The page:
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Best Sammy Hagar Songs: Big Rock ‘N’ Roll Fun

An introduction to the solo career of the eternally youthful Red Rocker.

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Sammy Hagar, performing a song in the 1980s
Sammy Hagar - Photo: Larry Hulst/Michael Ochs Archives/Getty Images

Look over Sammy Hagar’s catalog of songs, and what do you get? Well, you probably get a little worn out, since few rockers’ catalogs are so packed with anthemic fist-wavers. But you also get some respect for the many styles he’s covered and the side trips he’s taken, all while maintaining his status as the eternally youthful Red Rocker.

Since he’s recorded in so many situations for so many labels, there’s never been a compilation that wraps up the best of everything. 2004’s The Essential Red Collection comes closest, but even that’s got a few notable omissions. What follows is our attempt to wrap the best of Sammy, from the start of his solo career to the present, into a tidy 15-track set that fits on a single CD. This is strictly drawn from solo albums (and group albums where he gets top billing), so Montrose, Van Halen, and Chickenfoot can wait their turn. It also draws (with one exception) only on songs he wrote or co-wrote.

Let’s call this collection One Way to Rock, since that tune (which we’ve of course included) always sounded like a title track waiting to happen. Taking this in chronological order…

Listen to the best of Sammy Hagar on Apple Music or Spotify.

Red (from Sammy Hagar, 1977)

This rocker is the anthemic opener and sort-of title track to Sammy Hagar’s self-titled 1977 album, known to fans as the Red Album. The title isn’t a double entendre like Aerosmith’s “Pink”: He just loves the color and thinks that red knocks ‘em dead. The album as a whole is a great starting point for early Sammy, with buried treasures in “Free Money” – yes, one of the first covers anyone did of a Patti Smith song – and the high-attitude “The Pits,” which would be on this collection if we had more room for deep cuts.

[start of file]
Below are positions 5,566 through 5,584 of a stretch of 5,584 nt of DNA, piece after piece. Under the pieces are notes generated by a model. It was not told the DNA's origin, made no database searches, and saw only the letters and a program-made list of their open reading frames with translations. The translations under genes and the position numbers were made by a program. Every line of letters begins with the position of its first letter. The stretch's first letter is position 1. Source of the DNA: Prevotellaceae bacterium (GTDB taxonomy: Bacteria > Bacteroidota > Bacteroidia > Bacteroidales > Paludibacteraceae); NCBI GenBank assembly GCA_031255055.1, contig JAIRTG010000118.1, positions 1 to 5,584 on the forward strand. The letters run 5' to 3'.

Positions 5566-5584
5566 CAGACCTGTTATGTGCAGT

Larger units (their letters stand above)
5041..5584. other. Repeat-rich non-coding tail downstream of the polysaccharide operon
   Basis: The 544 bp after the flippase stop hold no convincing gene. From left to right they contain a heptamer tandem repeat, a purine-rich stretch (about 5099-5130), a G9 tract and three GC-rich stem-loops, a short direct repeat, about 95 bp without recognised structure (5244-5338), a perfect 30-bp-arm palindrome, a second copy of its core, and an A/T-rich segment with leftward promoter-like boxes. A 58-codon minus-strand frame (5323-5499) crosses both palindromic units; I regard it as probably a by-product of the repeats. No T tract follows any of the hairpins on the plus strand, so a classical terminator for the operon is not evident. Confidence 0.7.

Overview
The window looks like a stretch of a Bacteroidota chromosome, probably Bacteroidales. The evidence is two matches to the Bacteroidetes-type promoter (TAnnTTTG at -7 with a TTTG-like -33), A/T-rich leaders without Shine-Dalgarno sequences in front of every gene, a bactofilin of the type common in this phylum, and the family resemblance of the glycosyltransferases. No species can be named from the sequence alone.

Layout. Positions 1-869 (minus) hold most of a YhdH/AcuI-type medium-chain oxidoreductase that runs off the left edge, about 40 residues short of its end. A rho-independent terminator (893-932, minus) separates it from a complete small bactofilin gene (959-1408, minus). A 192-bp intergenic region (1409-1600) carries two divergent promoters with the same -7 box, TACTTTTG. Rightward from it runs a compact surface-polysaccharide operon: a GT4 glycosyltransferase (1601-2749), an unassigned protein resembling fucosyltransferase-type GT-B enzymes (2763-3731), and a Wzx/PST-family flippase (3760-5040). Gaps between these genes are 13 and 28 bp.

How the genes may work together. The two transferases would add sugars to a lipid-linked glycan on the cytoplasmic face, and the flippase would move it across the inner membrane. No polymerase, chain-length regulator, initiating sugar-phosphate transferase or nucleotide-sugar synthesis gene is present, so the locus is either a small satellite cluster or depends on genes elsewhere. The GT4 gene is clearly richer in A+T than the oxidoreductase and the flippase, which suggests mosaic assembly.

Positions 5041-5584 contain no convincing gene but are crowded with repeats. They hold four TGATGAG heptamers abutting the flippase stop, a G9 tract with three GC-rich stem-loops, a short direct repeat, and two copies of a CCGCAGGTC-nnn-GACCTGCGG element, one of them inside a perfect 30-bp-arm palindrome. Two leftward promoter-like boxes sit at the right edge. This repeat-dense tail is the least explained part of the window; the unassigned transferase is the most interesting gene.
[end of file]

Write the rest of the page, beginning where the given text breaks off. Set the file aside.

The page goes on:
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Heavy Metal (from Heavy Metal, 1980)

The fantasy mag Heavy Metal was all over college dorms in the late ‘70s, and its one animated movie featured big names from the hard rock/metal world. For this theme song, Sammy Hagar leaves out the fantasy element and instead celebrates heavy metal as a sound and a lifestyle – musically, it’s probably the most Zeppelin-esque he ever got.

Space Station #5 (from Live 1980)

We said there wouldn’t be any Montrose on this set, but this song sneaks in since Sammy Hagar revisited it on his 1980 live album, faithfully recreating the space truckin’ groove of the original. Though Ronnie Montrose’s lead guitar is missed, this version is no slouch: Give a cheer for guitarist Gary Pihl, a mainstay of the Hagar band before moving into a longtime gig with the band Boston.

I’ve Done Everything for You (from Rematch, 1982)

It’s easy to forget that Sammy Hagar got his first big hit as a songwriter, not a singer: Originally on his 1978 live album All Night Long, it got picked up by Rick Springfield three years later. It went Top Ten as the followup to “Jessie’s Girl,” and it gave the teen idol the tougher image he was after. Hagar then cut his own studio version for a best-of collection. Fans have long wondered who inspired this song, one of the nastier ones he’s written.